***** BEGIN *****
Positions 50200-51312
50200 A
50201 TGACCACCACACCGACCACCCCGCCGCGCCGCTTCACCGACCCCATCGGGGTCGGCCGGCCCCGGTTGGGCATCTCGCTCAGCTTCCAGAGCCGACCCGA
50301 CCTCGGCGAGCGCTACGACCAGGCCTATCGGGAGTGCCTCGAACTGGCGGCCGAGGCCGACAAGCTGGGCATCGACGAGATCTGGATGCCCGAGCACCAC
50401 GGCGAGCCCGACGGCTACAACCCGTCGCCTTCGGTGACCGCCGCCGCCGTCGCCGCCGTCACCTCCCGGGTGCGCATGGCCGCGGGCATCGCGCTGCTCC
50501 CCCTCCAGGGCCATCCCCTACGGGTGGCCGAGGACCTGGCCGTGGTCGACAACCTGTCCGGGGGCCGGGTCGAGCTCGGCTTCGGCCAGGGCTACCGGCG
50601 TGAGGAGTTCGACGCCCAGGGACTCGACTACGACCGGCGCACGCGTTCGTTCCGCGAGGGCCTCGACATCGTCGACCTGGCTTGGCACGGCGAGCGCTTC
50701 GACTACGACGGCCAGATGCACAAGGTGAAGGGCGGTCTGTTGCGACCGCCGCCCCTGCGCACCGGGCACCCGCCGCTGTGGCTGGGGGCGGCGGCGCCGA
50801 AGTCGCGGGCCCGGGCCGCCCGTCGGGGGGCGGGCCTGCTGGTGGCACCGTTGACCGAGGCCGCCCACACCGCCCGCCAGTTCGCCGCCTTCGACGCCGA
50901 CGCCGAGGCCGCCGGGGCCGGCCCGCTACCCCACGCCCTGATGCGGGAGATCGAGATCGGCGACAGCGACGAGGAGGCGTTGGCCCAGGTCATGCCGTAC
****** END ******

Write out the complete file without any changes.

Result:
Positions 50200-51312
50200 A
50201 TGACCACCACACCGACCACCCCGCCGCGCCGCTTCACCGACCCCATCGGGGTCGGCCGGCCCCGGTTGGGCATCTCGCTCAGCTTCCAGAGCCGACCCGA
50301 CCTCGGCGAGCGCTACGACCAGGCCTATCGGGAGTGCCTCGAACTGGCGGCCGAGGCCGACAAGCTGGGCATCGACGAGATCTGGATGCCCGAGCACCAC
50401 GGCGAGCCCGACGGCTACAACCCGTCGCCTTCGGTGACCGCCGCCGCCGTCGCCGCCGTCACCTCCCGGGTGCGCATGGCCGCGGGCATCGCGCTGCTCC
50501 CCCTCCAGGGCCATCCCCTACGGGTGGCCGAGGACCTGGCCGTGGTCGACAACCTGTCCGGGGGCCGGGTCGAGCTCGGCTTCGGCCAGGGCTACCGGCG
50601 TGAGGAGTTCGACGCCCAGGGACTCGACTACGACCGGCGCACGCGTTCGTTCCGCGAGGGCCTCGACATCGTCGACCTGGCTTGGCACGGCGAGCGCTTC
50701 GACTACGACGGCCAGATGCACAAGGTGAAGGGCGGTCTGTTGCGACCGCCGCCCCTGCGCACCGGGCACCCGCCGCTGTGGCTGGGGGCGGCGGCGCCGA
50801 AGTCGCGGGCCCGGGCCGCCCGTCGGGGGGCGGGCCTGCTGGTGGCACCGTTGACCGAGGCCGCCCACACCGCCCGCCAGTTCGCCGCCTTCGACGCCGA
50901 CGCCGAGGCCGCCGGGGCCGGCCCGCTACCCCACGCCCTGATGCGGGAGATCGAGATCGGCGACAGCGACGAGGAGGCGTTGGCCCAGGTCATGCCGTAC